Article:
Orioles cannot afford to evade tough choices

ON BASEBALL

December 05, 2006|By DAN CONNOLLY

LAKE BUENA VISTA, Fla. — LAKE BUENA VISTA, Fla.-- --So you want the Orioles to get better? You want them to stop being a baseball punch line and compete with the New York Yankees and Boston Red Sox in the American League East?

You want this franchise-record streak of nine consecutive losing seasons to come to an end sooner than later?

Well, then hard choices need to be made. Sentimentality has to be put aside in favor of making the best decisions for the organization.

And that might mean the Orioles have to trade second baseman Brian Roberts.

We'll break for a second to let the teenage girls wail.

OK, now it's the 20-something women's turn. Now, the older ladies. And let's have a quiet, manly moment of silence for the guys who see Roberts as the gritty throwback to the glory days.

Shortstop Miguel Tejada might be the club's best player and Melvin Mora might be its most outspoken, but Roberts is the most popular. He is polite, hard-working, good-looking and homegrown - exactly the kind of player Baltimore's beaten-down fan base must cling to.

And yet he's at the heart of a serious trade offer: Roberts and pitching prospect Hayden Penn to the Atlanta Braves for second baseman Marcus Giles and slugging first baseman Adam LaRoche.

Put the Brian Roberts Growth Chart down for a minute, read that offer again and admit it is at least intriguing.

Roberts, 29, is actually older than Giles, 28. And, though they have different offensive games, their primary production numbers could be a wash in 2007. Add in that LaRoche and his 30-plus-homer, left-handed power bat is desperately needed in the middle of the Orioles' lineup and the high-ceiling Penn looks expendable.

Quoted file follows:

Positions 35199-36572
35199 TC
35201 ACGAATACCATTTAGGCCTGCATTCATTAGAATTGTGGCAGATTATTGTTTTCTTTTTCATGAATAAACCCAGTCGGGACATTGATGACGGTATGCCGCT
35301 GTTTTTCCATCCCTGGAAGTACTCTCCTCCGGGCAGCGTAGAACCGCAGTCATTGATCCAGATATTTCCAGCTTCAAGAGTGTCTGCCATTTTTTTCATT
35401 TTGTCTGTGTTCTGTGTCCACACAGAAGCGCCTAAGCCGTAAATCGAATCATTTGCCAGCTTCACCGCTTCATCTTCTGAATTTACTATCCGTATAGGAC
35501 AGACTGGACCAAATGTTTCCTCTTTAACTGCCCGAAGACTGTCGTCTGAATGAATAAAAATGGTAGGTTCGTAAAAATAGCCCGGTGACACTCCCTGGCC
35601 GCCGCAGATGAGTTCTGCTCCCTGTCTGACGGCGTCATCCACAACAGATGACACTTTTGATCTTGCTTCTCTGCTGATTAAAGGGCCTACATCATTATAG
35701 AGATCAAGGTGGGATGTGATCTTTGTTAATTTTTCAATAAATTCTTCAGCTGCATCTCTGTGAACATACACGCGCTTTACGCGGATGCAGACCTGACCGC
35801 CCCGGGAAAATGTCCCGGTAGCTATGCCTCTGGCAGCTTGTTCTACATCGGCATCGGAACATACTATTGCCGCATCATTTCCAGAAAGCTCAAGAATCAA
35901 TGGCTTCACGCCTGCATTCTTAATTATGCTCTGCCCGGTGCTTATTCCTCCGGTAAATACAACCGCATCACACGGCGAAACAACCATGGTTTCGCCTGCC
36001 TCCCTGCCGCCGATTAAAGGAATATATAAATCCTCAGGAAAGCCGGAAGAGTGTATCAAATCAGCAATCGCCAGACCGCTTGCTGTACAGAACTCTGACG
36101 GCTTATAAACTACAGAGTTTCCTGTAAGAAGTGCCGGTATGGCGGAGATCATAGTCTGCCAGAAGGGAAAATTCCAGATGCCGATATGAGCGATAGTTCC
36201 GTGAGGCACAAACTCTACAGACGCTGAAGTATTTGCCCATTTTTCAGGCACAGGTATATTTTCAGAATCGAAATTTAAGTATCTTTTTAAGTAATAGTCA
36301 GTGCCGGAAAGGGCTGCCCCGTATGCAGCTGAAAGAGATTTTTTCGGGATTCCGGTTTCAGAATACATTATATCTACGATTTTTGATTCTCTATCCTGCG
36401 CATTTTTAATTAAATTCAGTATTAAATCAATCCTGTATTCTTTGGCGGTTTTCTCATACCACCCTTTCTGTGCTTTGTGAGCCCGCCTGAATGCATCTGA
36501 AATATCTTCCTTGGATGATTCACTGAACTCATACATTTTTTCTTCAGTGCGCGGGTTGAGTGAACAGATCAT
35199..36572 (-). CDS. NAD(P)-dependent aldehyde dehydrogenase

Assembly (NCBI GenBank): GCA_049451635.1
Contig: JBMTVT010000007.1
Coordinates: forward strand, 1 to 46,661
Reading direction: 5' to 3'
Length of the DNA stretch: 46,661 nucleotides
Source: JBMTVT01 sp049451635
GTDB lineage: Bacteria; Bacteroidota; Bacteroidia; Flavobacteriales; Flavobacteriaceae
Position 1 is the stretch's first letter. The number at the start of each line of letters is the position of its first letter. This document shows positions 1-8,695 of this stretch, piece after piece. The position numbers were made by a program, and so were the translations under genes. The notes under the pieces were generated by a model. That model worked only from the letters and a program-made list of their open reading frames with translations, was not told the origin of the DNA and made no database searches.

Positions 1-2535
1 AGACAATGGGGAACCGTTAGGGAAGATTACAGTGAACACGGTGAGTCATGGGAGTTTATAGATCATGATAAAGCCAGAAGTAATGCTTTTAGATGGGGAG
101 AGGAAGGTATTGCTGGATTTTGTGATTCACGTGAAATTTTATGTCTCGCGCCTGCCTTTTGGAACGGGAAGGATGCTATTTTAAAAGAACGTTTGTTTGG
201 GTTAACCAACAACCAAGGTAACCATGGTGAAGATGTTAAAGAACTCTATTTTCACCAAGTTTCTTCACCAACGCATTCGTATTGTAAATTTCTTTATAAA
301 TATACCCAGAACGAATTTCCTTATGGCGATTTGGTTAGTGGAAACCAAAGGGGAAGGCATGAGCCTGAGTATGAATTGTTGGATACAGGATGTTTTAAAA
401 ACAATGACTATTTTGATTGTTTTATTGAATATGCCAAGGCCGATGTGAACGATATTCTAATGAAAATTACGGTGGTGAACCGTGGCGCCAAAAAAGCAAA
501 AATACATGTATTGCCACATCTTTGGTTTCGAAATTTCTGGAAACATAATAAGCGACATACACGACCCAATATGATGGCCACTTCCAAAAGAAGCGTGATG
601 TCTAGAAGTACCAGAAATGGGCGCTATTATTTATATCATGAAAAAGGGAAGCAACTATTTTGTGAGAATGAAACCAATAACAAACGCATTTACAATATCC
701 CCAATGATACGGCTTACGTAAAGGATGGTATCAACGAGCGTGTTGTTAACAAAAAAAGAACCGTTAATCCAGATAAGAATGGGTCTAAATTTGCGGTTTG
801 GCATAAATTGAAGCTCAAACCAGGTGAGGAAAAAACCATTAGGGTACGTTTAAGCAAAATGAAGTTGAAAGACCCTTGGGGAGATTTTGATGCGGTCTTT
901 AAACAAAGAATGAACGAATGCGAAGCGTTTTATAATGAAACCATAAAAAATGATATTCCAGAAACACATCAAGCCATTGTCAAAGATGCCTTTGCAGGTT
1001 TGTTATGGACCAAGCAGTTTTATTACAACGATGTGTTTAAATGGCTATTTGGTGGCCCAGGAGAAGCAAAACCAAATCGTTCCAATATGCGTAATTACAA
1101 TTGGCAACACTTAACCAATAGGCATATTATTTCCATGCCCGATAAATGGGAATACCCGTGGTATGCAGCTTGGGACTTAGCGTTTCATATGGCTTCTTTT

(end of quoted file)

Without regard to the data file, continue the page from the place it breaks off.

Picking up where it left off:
So, despite the possibility of losing Giles in a year, it's definitely an offer worth mulling. Before the awe-struck teeny-boppers get their pigtails in a bunch, though, know this: Roberts isn't going to Atlanta. Not now anyway.

Owner Peter Angelos isn't letting Roberts, one of his favorites on and off the field, leave without a king's ransom. And it's doubtful anyone would pony up enough for Roberts to make it reality.

Braves GM John Schuerholz, who doesn't easily back down, and his assistant, Frank Wren, who drafted Roberts for the Orioles, initiated this.

The offers, from the Braves or maybe others now, could keep coming. And the Orioles must keep listening.

One industry source said the Orioles aren't bringing up Roberts in talks with other teams - partially because there are few teams that can give them a quality second baseman in return and partially because he's Roberts.

But they should shop him and the rest of their actual commodities - Tejada, Erik Bedard, Chris Ray, Ramon Hernandez, Daniel Cabrera, Adam Loewen and Nick Markakis. After nine losing seasons, the Orioles can no longer draw a circle around their best players and say "No" to every offer. They just don't have enough talent to do that.

Trade Markakis and Bedard? Most likely not. But listen and suggest? Absolutely. You never know when someone else may blow you away.

As much as Roberts is beloved, he is the only member of the above group not signed for 2009. And, unless the Orioles offer a lucrative extension, he likely will test the free-agent market after 2008. He'd be foolish not to, considering what good, speedy leadoff hitters go for these days.

For example: The Los Angeles Dodgers gave Juan Pierre an insipid five-year, $44 million deal this year. By comparison, Roberts, a better all-around player, should get more than Pierre. It's doubtful he'll get less - they share the same agent.

Simply put, Roberts is a quality major leaguer and a quality representative of the Orioles. Losing him would be a shame on many levels.

But if the fans, front office and ownership really want to win, they have to consider the tough options.

Trading Tejada is one of them. But, honestly, everyone in Baltimore is numb to that one by now after last year's intermittent requests to be dealt.

If Tejada's dealt, some fans will even say good riddance.

Roberts, though, has never given an indication he wants to be elsewhere. Really, he's never been anything but the good soldier.

Still, if he can make this team better, if he can give it an improved chance of winning by leaving, however, it has to be something the Orioles must consider.

Maybe not this deal, but one in the future.

Sentimentality is nice, but it can't overshadow continual losing.

dan.connolly@baltsun.com

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